38. Volume (units/week) Demand Capacity leads demand Capacity lags demand Time Capacity-Leading and Capacity-Lagging Strategies

  39. Manufacturing process types Basic layout types Service process types Fixed-position layout Project processes Professional services Jobbing processes Process layout Service shop Batch processes Cell layout Mass processes Product layout Mass service Continous processes Relationship Between Process and Basic Layout Types

  40. Variety Volume Low High Flow is intermittet High Fixed-position layout Process layout Cell layout Regular flow more feasible Product layout Flow becomes continuous Regular flow more important Low Volume Variety and Layout Type

  41. Amount of indirect resources included in the cell High e.g. Specialist process manufacturing cell Internal audit group in a bank e.g. Plant-within-a-plant manufacturing operation Maternity unit in a hospital Proportion of the direct resources needed to complete the transformation included in the cell Low High e.g. Small multi-machine manufacturing cell Joint reference and copying room in a library e.g. Complete component- manufacturing cell Lunch and snack produce area in supermarket Low Types of Cell

  42. Process technology Unco-ordinated Systemic Product technology Performance maximizing Product cost minimizing High Process technology Rate of innovation Product technology Low Introduction Growth Maturity Stage of development Relative Rates of Innovation for Product and Process Technology

  43. Variety Volume Low High High Stand-alone NC machine tool NC machining centres Flexible manufacturing systems Flexible trans- fer lines Dedicated systems Low Volume and Variety Characteristics

  44. Designing Controlling Handling Managing Computer-aided design (CAD) Computer-aided manufacturing (CAM) Automated guided vehicles (AGVs) Robotics Loading Scheduling monitoring INTEGRATED INTEGRATED The computer-based systems of other functions, suppliers and customers CAD/ CAM FMS INTEGRATED CIM INTEGRATED CIE Increasing Integration of Manufacturing Technologies

  45. Network services Home shopping Cashless services Video games Home banking Video conference Multimedia database Interactive video Telewriting Smart card comms Personal numbering Videotext Mobile videotext Telenewspaper Intelligent network Translation Artificial reality Virtual reality Hi-Fi telephony Teleworking Mobile videophone ATM Frame relay Speech fax Archiving Centrex SDH X400 Telepresence Voice messaging Image transmission Remote computing Voice conference Video conference Star services Alphanumeric paging Mobile telephony Colour fax Telemetry ISDN LinklineDDSN Satelite TV Cable TV Paging Teletext Multimedia Mobile telephony EDI CCTV Satelite services Colour TV Stereo radio 999 service Private circuit TV Telex Radio Telegram Telephony Telegraphie 1850 1880 1930 1970 1980 1990 2000 The Growth in Telecommunication Services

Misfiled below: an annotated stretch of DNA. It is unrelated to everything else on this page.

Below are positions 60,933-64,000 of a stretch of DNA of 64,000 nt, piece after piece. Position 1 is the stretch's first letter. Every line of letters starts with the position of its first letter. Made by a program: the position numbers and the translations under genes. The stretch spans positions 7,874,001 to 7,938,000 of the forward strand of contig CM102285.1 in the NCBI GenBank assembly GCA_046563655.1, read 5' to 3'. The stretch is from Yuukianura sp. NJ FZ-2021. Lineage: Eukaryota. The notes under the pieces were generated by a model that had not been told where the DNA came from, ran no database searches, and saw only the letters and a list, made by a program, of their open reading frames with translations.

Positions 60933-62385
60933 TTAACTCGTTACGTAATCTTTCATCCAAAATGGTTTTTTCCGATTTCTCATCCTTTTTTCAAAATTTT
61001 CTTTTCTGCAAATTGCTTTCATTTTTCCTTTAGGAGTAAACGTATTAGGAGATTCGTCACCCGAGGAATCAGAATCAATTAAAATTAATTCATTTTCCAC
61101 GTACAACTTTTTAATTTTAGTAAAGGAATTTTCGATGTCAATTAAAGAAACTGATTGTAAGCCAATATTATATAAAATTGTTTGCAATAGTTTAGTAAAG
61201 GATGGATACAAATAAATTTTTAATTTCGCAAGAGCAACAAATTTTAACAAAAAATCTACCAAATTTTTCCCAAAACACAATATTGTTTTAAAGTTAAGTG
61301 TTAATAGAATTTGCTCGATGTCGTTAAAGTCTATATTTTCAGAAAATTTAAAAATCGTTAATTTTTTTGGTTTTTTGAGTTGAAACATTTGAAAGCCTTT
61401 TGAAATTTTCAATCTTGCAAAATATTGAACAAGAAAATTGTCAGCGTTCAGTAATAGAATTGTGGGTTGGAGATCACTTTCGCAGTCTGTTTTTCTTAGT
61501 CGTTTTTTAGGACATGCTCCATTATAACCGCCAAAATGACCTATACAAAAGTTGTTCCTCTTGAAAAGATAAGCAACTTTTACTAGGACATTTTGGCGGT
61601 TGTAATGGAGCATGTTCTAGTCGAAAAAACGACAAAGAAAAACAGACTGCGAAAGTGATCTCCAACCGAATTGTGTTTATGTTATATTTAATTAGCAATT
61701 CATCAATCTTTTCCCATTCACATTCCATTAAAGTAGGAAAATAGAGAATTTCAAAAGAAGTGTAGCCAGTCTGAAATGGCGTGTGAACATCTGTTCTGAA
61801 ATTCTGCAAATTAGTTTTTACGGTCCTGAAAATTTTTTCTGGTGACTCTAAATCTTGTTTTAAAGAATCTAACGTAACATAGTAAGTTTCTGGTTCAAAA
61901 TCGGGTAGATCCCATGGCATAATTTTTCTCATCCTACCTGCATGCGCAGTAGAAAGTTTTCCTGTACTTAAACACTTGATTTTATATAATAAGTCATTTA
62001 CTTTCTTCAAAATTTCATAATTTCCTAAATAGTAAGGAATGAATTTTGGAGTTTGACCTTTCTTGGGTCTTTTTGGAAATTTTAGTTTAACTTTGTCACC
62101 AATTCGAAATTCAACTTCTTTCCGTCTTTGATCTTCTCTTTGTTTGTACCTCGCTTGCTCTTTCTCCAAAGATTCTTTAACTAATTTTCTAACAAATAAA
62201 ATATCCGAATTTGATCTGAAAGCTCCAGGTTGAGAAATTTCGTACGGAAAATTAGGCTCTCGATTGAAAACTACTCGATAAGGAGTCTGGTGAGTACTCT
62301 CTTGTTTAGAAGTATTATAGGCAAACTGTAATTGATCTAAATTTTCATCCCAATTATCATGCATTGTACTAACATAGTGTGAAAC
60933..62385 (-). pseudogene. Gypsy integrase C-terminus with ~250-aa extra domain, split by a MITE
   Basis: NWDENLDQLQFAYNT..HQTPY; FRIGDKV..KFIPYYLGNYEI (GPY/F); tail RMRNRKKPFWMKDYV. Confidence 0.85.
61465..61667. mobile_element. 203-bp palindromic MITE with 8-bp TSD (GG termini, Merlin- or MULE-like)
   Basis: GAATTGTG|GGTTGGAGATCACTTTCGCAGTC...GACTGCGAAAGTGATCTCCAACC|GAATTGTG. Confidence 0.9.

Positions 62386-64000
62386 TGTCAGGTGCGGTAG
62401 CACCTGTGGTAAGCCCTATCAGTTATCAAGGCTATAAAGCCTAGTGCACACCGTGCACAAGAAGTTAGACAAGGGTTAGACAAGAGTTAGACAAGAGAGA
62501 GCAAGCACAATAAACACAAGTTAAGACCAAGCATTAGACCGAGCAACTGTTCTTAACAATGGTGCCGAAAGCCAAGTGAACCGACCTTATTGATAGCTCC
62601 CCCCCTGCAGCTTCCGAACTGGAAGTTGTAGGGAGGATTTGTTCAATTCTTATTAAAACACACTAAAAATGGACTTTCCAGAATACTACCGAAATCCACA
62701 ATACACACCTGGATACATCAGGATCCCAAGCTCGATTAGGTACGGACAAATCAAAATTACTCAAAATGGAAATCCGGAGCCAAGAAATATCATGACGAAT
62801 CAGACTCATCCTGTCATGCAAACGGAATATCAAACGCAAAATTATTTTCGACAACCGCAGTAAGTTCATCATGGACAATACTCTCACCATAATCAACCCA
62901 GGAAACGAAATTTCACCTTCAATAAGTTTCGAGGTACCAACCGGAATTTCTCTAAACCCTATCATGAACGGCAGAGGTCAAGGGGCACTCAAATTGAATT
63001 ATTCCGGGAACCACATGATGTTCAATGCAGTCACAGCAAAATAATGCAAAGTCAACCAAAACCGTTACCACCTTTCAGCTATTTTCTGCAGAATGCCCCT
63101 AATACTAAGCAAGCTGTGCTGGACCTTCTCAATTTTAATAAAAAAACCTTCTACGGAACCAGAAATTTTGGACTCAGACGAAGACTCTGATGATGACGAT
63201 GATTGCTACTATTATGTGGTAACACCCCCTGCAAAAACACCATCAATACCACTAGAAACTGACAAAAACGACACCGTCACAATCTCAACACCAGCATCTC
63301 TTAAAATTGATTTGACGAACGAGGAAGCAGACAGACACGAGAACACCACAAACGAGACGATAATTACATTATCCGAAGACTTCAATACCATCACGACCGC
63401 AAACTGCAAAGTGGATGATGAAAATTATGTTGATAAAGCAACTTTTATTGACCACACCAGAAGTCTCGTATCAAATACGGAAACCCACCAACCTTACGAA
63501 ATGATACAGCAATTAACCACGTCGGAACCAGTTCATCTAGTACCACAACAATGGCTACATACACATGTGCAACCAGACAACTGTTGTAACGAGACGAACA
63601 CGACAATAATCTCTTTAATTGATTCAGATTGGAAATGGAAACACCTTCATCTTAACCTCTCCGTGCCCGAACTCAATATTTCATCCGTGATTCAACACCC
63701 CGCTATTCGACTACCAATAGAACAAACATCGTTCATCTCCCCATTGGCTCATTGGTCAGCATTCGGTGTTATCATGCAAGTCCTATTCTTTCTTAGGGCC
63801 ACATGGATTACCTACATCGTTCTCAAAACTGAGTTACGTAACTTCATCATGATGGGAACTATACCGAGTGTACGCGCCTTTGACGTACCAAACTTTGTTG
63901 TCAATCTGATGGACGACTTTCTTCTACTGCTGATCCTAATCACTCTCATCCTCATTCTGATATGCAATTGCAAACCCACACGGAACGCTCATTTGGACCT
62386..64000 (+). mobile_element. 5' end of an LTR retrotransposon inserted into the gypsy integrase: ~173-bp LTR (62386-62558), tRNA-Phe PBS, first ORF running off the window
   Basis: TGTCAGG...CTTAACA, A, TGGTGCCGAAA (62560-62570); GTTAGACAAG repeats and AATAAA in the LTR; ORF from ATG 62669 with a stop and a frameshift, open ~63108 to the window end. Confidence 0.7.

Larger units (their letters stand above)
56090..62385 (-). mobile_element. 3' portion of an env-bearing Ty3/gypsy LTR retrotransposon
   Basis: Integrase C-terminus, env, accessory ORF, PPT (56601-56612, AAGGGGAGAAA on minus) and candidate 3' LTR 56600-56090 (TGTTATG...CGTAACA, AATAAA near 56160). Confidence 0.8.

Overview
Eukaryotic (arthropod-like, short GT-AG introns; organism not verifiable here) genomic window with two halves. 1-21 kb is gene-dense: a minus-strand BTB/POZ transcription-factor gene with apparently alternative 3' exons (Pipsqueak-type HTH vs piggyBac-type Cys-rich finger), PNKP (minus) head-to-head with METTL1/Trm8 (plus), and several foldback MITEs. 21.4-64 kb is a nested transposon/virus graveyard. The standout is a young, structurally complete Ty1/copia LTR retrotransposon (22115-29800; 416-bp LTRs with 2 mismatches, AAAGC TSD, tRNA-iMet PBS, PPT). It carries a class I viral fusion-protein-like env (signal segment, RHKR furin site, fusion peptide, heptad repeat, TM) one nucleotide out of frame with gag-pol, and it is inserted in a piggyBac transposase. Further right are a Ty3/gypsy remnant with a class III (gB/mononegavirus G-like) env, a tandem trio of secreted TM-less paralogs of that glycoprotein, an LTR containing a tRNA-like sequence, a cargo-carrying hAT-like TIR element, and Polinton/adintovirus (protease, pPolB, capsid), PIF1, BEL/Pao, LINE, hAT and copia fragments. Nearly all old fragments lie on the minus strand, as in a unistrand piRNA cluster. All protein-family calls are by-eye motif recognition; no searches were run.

46. What tasks? What sequence? Where to locate What skills Who else? How to interface with the facilities? How much autonomy What environmental conditions The Elements of Job Design

  47. before 1900 Division of labour 1900 Scientific management Operations job design Ergonomics Behavioural approach 1950 Empowerment Time 1980 1970 The Chronology of the Differente Approaches to Job Design

  48. Emphasis on managerial control Emphasis on commitment and engagement of staff Staff treated as a cost Division of labour Scientific management Ergonomics Behavioural approaches Empowerment Staff treated as a resource Self-managed method study Differente Approaches to Job Design

  49. Causes of seasonality Climatic Festive Behavioural Political Financial Social Some seasonal products and services • Construction materials • Beverages (beer, cola) • Foods (ice-cream, Christmas cakes) • Clothing (swimwear, shoes) • Gardening items (seeds, fertilizer) • Fireworks • Travel service • Holidays • Tax processing • Doctors (influenza epidemic) • Sport services • Education services Causes of Seasonality

  50. Periode t-1 Periode t Periode t+1 Current capacity estimates Current capacity estimates Updated forecasts Updated forecasts Outcome Decision Outcome Decision Actual demand and actual capacity How much capacity next period? Actual demand and actual capacity How much capacity next period? Shortages Queues inventory Shortages Queues inventory Capacity level Capacity level Capacity level Costs Revenues Working capital Customer satisfaction etc. Costs Revenues Working capital Customer satisfaction etc. Capacity Planning and Control